For the next one, if I can contain my curiosity, I would probably wait. If it’s another boy, a new baby in hand will be more exciting than looking forward to delivering another boy. If it’s a girl, I will have been less indulgent during the shopping period. However, that may practically not be as feasible either. A friend who never found out for any of her 4 children (“what will make me look forward to delivering if I already know what I’m having?” – when she already had both genders in the house), then had her sisters/sister in law go shopping for the baby soon after the delivery, which may not be possible in my case so I’d probably need to know beforehand to prepare.
Sumaya, that’s a funny story. I had a colleague who was expecting and they also had it written in an envelope in case they wanted to find out as they weren’t sure during the ultrasound. Then one day her husband “accidentally” opened it thinking it was something else.. I can still remember her shrieking at the top of her lungs in her office when she found out at work that he knew and she didn’t lol
Also, another friend who didn’t find out told me something similar to what Aiysha wrote – that when she actually delivered the baby there was so much going on they forgot to check on the gender. She said it felt so anti-climactic when she heard it was a girl that she wished she had known all along.
Personally my husband and I like planning well in advance so it was an easy choice for us! Although now that I have 2 boys and pray for a girl later on in life IA, I may want to be surprised so I don’t go through a pregnancy feeling a certain way.. you’re right that it’s amazing how these things can change!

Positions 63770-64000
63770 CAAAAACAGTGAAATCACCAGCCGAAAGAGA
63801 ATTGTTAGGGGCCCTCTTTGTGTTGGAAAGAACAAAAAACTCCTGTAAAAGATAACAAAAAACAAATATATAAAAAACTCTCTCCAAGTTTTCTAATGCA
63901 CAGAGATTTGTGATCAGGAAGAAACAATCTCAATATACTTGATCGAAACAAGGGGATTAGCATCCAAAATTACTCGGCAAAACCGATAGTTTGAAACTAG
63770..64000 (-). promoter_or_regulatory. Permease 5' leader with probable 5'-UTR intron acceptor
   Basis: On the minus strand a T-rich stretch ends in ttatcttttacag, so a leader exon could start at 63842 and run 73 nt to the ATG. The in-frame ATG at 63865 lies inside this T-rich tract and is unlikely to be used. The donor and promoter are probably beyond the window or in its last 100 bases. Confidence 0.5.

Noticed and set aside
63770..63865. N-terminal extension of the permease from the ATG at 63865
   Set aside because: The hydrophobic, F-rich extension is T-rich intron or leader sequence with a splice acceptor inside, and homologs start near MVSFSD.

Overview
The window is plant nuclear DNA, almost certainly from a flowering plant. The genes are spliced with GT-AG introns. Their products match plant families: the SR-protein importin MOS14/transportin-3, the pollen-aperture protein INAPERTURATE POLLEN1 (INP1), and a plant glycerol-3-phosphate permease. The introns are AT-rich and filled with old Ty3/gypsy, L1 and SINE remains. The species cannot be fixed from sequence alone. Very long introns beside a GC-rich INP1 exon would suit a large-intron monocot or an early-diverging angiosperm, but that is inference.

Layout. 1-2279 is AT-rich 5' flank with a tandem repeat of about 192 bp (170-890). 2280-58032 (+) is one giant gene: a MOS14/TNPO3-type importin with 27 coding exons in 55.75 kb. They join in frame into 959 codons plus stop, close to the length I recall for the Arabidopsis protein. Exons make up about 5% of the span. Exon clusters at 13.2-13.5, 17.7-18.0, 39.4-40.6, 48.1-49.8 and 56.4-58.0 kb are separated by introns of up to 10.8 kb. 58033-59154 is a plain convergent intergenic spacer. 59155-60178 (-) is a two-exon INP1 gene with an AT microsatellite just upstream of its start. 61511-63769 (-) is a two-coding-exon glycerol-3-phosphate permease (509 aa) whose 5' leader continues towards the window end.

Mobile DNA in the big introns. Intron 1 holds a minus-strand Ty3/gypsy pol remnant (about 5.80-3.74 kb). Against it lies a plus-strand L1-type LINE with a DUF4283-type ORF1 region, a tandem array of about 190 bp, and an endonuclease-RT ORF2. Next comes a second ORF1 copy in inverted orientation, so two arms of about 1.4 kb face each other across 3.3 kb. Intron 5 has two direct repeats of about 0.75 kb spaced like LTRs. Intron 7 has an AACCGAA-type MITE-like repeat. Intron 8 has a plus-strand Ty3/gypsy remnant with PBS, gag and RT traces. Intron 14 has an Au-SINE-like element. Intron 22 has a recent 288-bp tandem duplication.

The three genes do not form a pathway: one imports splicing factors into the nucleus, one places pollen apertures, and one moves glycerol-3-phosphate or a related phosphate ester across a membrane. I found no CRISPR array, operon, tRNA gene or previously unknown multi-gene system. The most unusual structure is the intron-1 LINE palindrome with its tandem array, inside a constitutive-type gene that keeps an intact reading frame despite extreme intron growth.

Here in India it’s not just the baby being born but the heir apparent , the sole breadearner if it’s a baby boy or a liability if it’s a baby girl. Moreover the baby draws sympathy or pride depending on the gender ..Infact the inlaws desperately need a baby boy to carry on their dynasty and women are often victim of their ire if a baby girl comes into the family .. but perceptions have changed slightly today… But I remember signing a document everytime I went for my scan, wherein I was promising that I would not check the gender of my baby. Pre natal sex determination is a crime in India .. as it has ruined the lives of women and brutally killed babies for the simple reason that they were girls .. but when I delivered ( a normal delivery) I was so so excited to see my little maryam cuddle in my arms , that I forgot her gender and only knew shez my best blessing and I realise I have a little heart beating outside me for the rest of my life .
So for my first I knew I wanted to know. Everything about the first pregnancy was exciting and finding out gender was just another thing in the list that was so cool, so POSSIBLE that why wouldn’t I? But of course hubby decided he didn’t want to know, he wanted to wait. I told him fine, he can wait if he wants to. So on the day of the scan I asked the sonographer to write the gender down on a piece of paper and put it in an envelope 💌 ! I then went for a walk by myself later and opened it. It was snowing I remember and it was so so amazing and exciting to read that little message! It’s a BOY! Later that evening hubby knew I knew … but he was determined that he would wait to find out. He lasted all of half an hour (I timed it) before he changed his mind! Lol
I really wanted to know what my second child was, but they couldn’t tell. I would probably want to know, I’m not up for surprises, but I’d want to know later in the pregnancy, not at 5 months… more like around 8. I like knowing but could pass on all the questions for a while. That was the plan.